The Master of Heathcrest Hall by Galen Beckett. Another finale, this one finishes up the trilogy begun with The Magicians and Mrs. Quent. I was entirely satisfied (though occasionally heartbroken), and know that I’ll be returning to this world whenever I need a Jane Austen fix . . . but with magic thrown in.

Clockwork Prince by Cassandra Clare. Cassie Clare is hogging all the teen love angst in YA. Seriously, there’s enough in Clockwork Prince that there shouldn’t be any left over for anyone else. But I love it! Looking forward to seeing Tessa completely come into her own in Clockwork Princess—she’s very nearly there in Clockwork Prince—though not looking forward to almost certainly having my heart stomped on re: Will and Jem. (Although this does lead to the question: Is teen love angst in YA a renewable resource? Can we harness this to solve the energy crisis? Must tell husband to stop teaching chemistry and focus all mad scientist talents on this instead . . .)

Saints Astray by Jacqueline Carey. I loved the sequel to Santa Olivia. It’s not as dark or fraught as the first one, but I was in fact charmed by its slightly frothier nature. And I actually loved that the end to a “superhero” book was like no other I’d ever read—and probably much more realistic.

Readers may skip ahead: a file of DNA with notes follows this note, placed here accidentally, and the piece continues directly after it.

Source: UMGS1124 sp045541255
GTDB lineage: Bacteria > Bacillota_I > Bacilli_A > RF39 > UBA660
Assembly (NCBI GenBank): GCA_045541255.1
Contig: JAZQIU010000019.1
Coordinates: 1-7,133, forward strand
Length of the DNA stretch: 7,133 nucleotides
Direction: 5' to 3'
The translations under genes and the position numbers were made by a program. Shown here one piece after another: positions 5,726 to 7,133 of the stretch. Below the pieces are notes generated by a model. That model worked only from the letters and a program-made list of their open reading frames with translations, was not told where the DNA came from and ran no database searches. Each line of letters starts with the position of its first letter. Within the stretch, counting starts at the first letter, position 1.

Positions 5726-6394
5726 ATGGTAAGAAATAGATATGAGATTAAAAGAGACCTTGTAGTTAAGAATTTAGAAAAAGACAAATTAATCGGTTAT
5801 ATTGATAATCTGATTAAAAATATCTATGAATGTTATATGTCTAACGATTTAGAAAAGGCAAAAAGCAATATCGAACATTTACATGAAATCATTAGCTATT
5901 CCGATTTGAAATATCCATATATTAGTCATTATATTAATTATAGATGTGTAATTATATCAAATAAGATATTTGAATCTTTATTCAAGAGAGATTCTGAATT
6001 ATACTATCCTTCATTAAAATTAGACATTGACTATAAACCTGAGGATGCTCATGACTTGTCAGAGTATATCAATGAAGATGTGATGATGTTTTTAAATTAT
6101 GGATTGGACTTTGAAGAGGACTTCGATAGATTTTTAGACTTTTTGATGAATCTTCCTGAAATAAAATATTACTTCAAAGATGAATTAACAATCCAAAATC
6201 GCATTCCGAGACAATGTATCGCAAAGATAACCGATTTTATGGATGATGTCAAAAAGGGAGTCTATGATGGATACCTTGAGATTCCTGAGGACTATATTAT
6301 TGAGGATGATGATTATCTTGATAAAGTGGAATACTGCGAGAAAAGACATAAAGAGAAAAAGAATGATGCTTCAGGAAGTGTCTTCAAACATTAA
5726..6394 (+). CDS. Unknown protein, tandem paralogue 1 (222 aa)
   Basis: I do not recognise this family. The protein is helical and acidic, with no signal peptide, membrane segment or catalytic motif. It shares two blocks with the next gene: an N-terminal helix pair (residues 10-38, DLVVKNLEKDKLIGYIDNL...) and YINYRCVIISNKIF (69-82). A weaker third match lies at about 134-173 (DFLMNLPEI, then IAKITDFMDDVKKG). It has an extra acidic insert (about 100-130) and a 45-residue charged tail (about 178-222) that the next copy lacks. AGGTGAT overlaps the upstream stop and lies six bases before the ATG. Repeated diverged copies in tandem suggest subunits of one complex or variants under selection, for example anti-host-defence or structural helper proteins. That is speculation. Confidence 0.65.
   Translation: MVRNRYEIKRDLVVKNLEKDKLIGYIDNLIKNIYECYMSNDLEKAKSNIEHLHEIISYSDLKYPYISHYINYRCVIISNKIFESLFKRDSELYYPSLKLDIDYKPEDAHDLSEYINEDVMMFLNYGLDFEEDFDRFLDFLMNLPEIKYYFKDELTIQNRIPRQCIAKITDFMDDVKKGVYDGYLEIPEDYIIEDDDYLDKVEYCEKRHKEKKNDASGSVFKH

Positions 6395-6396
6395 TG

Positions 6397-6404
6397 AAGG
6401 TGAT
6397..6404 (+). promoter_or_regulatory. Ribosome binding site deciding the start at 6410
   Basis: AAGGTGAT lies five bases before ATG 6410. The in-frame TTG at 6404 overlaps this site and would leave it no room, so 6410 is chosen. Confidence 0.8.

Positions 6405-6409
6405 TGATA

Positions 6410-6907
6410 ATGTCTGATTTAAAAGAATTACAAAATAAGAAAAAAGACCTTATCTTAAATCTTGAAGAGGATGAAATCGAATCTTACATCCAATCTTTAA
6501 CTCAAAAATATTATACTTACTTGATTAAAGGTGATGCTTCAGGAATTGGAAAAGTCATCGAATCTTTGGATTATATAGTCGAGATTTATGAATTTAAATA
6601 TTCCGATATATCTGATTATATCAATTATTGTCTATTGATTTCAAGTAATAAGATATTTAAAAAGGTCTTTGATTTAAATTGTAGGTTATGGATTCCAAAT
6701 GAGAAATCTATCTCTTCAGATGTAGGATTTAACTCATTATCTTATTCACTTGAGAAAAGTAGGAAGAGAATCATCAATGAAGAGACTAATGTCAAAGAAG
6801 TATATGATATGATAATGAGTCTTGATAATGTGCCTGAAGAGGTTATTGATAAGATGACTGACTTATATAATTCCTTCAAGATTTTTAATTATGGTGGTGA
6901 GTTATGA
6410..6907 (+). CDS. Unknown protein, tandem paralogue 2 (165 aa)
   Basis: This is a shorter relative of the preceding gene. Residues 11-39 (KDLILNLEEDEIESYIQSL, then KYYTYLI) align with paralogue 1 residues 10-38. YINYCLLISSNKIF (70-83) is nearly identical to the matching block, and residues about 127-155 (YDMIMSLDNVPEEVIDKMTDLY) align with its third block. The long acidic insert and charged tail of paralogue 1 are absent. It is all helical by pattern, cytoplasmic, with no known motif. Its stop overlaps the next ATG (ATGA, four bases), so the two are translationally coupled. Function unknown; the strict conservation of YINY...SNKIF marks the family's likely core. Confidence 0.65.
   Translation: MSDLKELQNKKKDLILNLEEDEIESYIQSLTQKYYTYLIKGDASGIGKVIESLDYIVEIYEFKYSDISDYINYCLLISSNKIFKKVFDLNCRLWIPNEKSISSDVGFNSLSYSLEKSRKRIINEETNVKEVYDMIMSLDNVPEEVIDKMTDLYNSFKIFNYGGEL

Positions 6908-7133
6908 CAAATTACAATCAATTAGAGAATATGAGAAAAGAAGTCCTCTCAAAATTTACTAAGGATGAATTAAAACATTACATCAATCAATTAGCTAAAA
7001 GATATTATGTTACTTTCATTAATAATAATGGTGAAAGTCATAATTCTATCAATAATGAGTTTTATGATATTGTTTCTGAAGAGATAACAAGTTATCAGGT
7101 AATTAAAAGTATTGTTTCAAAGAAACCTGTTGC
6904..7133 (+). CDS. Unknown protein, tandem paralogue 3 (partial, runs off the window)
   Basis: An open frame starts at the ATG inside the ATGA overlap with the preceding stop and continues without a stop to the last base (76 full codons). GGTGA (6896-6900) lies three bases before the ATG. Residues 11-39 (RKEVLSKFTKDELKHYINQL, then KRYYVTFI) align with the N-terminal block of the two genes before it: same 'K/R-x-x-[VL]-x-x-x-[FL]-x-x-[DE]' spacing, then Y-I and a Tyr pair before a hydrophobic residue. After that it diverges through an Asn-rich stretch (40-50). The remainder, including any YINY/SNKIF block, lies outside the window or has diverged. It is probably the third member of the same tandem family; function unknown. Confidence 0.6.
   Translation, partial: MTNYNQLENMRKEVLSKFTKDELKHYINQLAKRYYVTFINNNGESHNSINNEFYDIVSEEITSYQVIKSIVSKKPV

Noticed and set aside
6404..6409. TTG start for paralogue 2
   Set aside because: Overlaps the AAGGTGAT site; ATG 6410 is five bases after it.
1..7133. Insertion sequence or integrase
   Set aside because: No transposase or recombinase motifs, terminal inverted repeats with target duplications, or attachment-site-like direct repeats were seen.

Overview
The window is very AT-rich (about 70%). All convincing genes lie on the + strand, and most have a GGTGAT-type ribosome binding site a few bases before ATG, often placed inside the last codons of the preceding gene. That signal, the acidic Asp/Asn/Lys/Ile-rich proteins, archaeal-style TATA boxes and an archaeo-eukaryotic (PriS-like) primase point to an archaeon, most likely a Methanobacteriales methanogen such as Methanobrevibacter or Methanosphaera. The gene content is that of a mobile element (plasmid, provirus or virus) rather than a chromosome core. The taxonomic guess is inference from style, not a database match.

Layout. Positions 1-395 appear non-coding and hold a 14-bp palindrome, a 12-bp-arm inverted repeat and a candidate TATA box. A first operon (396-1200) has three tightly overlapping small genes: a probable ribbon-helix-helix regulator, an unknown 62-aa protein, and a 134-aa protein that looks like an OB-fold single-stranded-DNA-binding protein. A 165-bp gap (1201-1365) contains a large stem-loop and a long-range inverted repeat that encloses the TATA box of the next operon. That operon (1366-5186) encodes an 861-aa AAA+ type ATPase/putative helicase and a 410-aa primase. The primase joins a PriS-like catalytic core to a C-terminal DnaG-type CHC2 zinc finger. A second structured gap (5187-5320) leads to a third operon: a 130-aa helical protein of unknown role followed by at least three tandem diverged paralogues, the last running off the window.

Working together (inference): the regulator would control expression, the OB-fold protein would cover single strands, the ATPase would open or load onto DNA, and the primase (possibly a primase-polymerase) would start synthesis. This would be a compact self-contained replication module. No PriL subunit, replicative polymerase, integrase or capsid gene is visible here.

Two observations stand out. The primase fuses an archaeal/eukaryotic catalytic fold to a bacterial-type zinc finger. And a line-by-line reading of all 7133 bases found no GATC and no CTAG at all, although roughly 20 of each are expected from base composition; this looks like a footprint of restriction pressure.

The Raven Boys by Maggie Stiefvater. As always, Maggie’s characters are real from the moment they walk on the page. She’s so, so great at making people just pop off the page. And the mixture of Celtic lore and modern America here is skillful and intriguing. As with so many of these books, waiting with bated breath for the sequel.

Anna Dressed in Blood and Girl of Nightmares by Kendare Blake. I especially love Anna and Girl for their male protagonist, Cas, who is sardonic in a way that had me laughing out loud at times. And I love Anna, who is terrifying and totally sympathetic at the same time.  Creepy and dark, but with an edge of sarcastic humor and an end that had me crying, these books fulfill quite a few of my reading niches.
Tags: book recs, books, reading, ya